If you already stayed at the Antica Torre Tornabuoni you must have noticed that our property breathes art. On the walls, other than the frescos, our guests find paintings of many artists and also the Permanent Exhibition with the photos of Lena Keslin, who knows how to picture Florence like no one else.
The exhibition of 25 large photos on canvas have now six new pieces, brought to us by the artist herself after a long period away from Florence. “We originally were supposed to arrive in Florence on March 12, 2020 to deliver six large photographs on canvas to our beloved Antica Torre di Via Tornabuoni,1. However, that turned out to be the same day that all of Italy shut down” says Lena. “The world shut down and it was a frightening time. We live in Santa Fe and we work out of our home so we were fortunate not to be in a big city. We had groceries delivered, but never takeout… I cooked three meals every day for over a year. I read a lot of books and worked on some self-created projects. But it was a horrible time, we lost dear friends and family. I worried about our friends in Florence, our favorite hotel, our favorite restaurants… What I knew was that Italy was being hit hard and that everyone I knew there was being effected”.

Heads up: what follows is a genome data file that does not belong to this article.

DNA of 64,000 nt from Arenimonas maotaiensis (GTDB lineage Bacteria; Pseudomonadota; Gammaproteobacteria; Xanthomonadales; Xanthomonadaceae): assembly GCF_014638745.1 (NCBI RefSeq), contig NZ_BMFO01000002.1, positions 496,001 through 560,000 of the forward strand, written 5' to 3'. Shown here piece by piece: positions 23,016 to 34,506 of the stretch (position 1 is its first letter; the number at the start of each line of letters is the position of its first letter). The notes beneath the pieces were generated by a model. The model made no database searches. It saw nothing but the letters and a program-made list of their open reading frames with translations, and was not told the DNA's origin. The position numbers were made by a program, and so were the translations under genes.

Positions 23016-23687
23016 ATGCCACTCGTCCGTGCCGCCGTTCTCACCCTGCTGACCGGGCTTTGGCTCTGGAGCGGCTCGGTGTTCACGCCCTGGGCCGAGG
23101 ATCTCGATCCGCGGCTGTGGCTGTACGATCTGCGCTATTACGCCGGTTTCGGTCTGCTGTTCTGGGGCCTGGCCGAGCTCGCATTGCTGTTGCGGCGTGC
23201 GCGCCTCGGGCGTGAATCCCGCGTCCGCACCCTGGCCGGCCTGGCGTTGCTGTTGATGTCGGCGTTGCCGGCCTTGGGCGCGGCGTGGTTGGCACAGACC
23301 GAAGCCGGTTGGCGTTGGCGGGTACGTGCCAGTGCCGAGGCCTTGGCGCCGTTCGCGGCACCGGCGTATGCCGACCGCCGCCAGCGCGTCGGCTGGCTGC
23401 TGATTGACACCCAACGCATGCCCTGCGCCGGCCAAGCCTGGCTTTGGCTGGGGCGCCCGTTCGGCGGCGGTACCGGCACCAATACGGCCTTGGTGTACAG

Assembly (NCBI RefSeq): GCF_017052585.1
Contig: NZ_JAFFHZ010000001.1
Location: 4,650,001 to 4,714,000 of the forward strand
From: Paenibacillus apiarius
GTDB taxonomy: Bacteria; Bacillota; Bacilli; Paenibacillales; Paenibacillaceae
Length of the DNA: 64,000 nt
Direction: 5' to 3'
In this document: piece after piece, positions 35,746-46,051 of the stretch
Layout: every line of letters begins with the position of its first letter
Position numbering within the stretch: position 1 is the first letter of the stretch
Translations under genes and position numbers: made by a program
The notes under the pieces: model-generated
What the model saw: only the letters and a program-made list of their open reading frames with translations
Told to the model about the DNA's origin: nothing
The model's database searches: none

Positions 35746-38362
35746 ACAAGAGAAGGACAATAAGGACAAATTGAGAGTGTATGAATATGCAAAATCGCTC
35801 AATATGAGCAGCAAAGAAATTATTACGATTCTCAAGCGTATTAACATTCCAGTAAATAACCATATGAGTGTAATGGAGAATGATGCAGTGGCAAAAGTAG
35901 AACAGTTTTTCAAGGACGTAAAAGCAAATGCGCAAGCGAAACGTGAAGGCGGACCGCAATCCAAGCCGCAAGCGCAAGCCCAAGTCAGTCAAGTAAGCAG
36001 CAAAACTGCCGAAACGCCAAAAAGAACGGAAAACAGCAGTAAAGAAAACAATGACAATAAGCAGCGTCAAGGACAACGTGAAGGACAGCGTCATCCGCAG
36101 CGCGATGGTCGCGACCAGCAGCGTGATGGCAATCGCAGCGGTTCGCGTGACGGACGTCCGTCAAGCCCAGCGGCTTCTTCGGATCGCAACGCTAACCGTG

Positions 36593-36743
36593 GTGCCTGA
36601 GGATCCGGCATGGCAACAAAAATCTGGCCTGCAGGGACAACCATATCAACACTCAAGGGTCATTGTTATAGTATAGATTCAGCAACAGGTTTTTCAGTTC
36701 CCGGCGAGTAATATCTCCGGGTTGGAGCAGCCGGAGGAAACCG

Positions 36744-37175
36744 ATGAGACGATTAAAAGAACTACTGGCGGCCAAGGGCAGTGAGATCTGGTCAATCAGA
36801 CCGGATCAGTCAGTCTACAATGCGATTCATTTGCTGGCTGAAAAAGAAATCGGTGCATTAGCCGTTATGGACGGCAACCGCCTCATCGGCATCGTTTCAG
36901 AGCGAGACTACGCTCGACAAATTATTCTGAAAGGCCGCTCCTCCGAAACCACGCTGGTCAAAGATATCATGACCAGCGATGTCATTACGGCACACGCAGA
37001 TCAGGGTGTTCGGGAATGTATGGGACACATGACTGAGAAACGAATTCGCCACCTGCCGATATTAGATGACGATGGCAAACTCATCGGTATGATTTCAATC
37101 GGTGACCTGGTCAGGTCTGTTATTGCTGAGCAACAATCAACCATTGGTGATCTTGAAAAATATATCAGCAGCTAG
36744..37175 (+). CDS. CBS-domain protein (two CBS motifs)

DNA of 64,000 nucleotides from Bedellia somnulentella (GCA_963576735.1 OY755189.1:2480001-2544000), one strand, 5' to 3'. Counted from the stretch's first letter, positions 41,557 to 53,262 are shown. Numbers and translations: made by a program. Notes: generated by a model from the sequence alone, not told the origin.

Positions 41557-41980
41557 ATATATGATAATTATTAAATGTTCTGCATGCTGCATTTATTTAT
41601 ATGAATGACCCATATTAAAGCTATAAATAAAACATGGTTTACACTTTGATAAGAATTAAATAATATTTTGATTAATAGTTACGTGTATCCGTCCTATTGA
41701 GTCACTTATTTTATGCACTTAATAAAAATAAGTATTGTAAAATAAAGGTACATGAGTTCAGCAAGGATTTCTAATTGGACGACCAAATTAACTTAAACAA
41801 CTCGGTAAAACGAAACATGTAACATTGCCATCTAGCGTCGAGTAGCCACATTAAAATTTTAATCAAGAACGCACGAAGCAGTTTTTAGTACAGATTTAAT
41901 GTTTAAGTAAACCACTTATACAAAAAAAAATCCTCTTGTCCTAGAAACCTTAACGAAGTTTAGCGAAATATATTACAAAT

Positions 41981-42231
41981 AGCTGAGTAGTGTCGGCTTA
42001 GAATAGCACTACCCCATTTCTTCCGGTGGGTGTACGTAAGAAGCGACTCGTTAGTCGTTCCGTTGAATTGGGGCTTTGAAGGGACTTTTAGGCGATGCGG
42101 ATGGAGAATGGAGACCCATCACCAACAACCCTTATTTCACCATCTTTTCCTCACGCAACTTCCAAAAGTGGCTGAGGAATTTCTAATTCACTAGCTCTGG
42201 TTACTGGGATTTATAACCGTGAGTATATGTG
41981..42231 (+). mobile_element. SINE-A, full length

After two years and one week (as she made a point of emphasizing), Lena finally arrived in Florence on the first day of spring 2022. “This was a dream come true, being back and settled in our beautiful room at Antica Torre was everything I had hoped for it would be. Gazing out at the Duomo, or across the Arno with views that looked like they had been painted by Da Vinci”, commemorates Lena.
Here are the new works of Lena Keslin Permanent Exhibition at Antica Torre Tornabuoni, explained by the artist herself.
Under the Vasari Corridor
It is a photo void of people. I noticed elsewhere that photos of that archway had come to represent the empty streets of Florence during the pandemic. One morning I had gotten up very early to go out photographing hoping to find the streets empty. Not imagining what it would come to represent.
Farmacia di San Marco
It is one of my favorites from this new collection. I love the building and the inscriptions of what was sold there. It must have a very interesting and ancient history. This was my homage to its former glory.
Here I would highlight the elegant use of space with sculptures and archways and the tiled floor and all the while open to the elements.
It is draped fabric, with the light from outside glowing through at a window from Palazzo Pitti.
It is looking into a hallway at Palazzo Davanzati, a place that continues to inspire with a peek into what a Renaissance home was like.
The Uffizi Ceiling
This is such an elegant representation of Florentine design.
These new additions to the collection can be found in guest rooms and the hallways of the 4th and 5th floors of the Tower.
Photos: Michael Keslin